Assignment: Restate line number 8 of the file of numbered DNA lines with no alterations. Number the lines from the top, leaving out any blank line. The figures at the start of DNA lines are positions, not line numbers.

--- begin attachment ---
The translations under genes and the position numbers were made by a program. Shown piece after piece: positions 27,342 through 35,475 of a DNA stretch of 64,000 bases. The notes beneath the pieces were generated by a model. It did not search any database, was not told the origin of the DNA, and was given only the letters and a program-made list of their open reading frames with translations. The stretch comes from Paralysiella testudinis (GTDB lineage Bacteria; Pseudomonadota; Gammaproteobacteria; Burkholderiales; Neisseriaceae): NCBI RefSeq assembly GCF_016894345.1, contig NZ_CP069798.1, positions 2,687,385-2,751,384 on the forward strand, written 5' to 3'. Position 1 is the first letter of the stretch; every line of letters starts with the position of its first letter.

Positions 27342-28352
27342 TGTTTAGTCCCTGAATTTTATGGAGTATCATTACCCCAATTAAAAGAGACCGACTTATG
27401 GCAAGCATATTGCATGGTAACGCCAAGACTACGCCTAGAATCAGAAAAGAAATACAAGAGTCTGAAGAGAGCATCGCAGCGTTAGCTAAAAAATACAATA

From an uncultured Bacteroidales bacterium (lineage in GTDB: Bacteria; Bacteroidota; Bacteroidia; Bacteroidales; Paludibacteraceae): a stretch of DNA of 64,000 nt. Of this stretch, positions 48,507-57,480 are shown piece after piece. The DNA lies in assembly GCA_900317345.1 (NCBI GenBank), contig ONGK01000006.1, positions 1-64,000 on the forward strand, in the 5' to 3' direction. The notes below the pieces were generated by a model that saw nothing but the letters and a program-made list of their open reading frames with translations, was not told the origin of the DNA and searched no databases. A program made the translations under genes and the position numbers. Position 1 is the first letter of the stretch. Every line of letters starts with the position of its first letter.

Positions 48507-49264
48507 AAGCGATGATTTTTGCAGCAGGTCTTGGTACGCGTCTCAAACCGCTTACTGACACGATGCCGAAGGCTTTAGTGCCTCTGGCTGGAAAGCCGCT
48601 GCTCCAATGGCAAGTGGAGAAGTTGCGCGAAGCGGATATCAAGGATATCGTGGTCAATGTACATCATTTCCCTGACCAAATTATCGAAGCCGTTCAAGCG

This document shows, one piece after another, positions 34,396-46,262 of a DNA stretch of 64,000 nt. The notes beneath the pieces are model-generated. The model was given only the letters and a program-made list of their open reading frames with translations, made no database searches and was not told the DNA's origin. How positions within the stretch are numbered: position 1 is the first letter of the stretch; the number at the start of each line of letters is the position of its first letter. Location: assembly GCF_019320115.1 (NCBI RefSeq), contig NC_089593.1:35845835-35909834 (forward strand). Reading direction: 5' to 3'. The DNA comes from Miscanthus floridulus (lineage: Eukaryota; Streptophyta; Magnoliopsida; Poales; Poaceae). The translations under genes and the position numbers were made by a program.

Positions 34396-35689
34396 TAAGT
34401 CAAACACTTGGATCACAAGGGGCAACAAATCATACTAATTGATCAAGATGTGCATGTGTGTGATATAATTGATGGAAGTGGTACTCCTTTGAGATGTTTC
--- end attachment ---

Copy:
48601 GCTCCAATGGCAAGTGGAGAAGTTGCGCGAAGCGGATATCAAGGATATCGTGGTCAATGTACATCATTTCCCTGACCAAATTATCGAAGCCGTTCAAGCG